Chuchi: The actual vaccination took about 5 to 15 minutes including the final interview of the medical team, the final instructions to us senior citizens (for the second dose), and what to do if any reactions were experienced when one gets home. The step that took too long was the “waiting game” before the actual vaccination. Since most of the senior citizens had to have a normal level of BP before vaccination, we all had to wait.

Stonibert: It took 2 hours to complete the process [at the Pedro Guevarra High School, in San Nicolas, Manila]. The only stage that took long was the waiting time at the BP monitoring station. Some people had to repeat this process and some were sent home due to high BP.

Emily: We were there [at Pasig Elementary School] for 4 hours maybe, because of the number of people. I think one of the things that prolonged the process was we had to fill out forms again at the venue when we already filled out the same forms online. We were asked the same questions in an interview which we already answered in the online questionnaire.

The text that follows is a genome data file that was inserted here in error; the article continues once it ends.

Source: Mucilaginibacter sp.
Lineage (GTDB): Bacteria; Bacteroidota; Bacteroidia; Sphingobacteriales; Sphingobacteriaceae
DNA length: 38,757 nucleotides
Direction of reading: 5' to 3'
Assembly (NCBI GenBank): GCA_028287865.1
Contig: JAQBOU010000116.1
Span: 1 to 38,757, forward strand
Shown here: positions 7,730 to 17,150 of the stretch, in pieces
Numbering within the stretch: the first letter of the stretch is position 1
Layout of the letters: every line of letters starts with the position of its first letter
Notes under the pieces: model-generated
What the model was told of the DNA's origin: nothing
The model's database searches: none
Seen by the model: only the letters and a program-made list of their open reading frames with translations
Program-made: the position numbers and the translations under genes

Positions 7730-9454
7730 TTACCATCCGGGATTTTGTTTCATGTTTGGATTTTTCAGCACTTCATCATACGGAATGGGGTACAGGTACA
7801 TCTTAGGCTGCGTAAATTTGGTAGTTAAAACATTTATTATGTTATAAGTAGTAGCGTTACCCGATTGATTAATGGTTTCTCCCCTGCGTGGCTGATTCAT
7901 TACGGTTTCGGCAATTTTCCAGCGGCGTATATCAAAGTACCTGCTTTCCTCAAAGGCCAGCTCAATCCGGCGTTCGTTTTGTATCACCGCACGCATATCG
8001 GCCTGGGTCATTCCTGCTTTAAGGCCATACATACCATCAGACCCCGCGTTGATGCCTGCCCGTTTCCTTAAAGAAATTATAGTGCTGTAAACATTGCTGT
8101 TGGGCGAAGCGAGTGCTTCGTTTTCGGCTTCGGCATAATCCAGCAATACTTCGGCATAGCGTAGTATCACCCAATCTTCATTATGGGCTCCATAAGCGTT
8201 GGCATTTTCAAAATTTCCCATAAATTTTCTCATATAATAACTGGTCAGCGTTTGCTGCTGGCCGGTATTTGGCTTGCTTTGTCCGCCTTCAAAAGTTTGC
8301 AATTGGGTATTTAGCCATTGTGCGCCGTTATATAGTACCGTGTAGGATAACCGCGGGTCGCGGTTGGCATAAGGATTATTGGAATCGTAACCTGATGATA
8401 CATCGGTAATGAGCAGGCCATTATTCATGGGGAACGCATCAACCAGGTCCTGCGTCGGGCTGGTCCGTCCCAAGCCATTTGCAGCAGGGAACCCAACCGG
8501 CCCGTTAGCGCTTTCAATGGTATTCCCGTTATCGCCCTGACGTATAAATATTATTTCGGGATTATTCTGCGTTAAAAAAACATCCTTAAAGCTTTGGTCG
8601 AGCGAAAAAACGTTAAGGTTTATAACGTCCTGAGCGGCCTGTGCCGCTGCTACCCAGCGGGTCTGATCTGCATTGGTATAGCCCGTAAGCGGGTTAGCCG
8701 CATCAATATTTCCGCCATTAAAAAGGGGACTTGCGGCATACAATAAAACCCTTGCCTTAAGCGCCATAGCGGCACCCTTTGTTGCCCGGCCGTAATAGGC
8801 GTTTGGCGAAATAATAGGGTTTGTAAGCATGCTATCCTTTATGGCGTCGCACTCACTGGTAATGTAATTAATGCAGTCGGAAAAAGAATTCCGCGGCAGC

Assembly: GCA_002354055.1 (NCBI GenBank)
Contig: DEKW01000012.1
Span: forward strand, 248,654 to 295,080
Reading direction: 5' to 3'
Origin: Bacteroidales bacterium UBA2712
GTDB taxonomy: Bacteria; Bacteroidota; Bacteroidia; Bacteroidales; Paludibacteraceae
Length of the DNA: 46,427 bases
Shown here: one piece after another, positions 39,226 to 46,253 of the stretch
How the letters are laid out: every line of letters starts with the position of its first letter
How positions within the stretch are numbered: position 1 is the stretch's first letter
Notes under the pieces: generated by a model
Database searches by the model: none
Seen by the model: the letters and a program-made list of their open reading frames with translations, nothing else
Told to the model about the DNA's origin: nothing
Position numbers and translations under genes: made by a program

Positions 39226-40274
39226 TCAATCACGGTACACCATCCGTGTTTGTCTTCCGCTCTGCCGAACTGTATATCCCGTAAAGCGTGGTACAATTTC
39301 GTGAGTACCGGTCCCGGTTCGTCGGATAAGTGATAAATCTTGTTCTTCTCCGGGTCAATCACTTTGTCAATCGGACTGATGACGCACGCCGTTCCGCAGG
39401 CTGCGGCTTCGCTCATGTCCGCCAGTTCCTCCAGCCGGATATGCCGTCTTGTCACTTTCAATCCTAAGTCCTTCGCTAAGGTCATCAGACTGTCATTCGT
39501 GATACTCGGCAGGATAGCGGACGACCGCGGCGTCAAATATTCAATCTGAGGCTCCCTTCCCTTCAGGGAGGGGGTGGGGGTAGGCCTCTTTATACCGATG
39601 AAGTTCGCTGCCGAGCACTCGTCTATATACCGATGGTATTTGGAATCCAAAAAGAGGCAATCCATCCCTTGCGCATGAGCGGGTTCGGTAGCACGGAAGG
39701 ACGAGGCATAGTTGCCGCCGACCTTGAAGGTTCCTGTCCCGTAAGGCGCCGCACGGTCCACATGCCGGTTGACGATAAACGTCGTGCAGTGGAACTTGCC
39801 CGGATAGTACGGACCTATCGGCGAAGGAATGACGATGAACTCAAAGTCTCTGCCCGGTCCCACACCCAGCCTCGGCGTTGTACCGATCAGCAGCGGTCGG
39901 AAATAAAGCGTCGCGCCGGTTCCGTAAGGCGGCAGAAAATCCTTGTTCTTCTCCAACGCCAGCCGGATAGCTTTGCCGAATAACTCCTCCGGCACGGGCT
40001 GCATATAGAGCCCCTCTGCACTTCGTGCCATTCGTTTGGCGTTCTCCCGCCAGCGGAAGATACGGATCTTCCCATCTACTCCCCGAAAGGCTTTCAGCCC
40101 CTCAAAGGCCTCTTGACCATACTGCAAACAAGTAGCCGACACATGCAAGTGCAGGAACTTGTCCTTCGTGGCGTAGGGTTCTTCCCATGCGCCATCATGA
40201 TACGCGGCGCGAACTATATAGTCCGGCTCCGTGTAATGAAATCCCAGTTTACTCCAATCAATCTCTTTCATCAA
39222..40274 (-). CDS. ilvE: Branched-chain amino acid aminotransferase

Photo from ABS-CBN News

What can be improved?

Gracia: A lot. The whole process. Palengke talaga ang palakad. They talked to people like they’re barkers. The frontliners at the Placido del Mundo Elementary School should be given a primer on customer care.

Jar: Provide clearer guidelines on the requirements [to Quezon City residents], and do initial screenings more efficiently so that wait time is shortened for everyone. The person behind me in the queue didn’t get vaccinated after waiting for 3 hours because she had a Hepatitis vaccine less than a month ago. She argued that she declared this from the beginning but she was still allowed to proceed. Also, don’t bother giving food anymore. The intention is good, but this is a big no-no since it would tempt people to remove their mask. You won’t need to feed anyone if wait time is short anyway. Also, put more signs on where to go next.

Kelly: Nothing. Kudos to everyone in the SM Aura vaccination site of Taguig.

Marco: Referencing back to my answer in question #1, [the City of Manila] could most definitely improve on the scheduling of the vaccination. Since there was already pre-registration, they could have organized it so as to have a proper and exact time and day when a person would get vaccinated.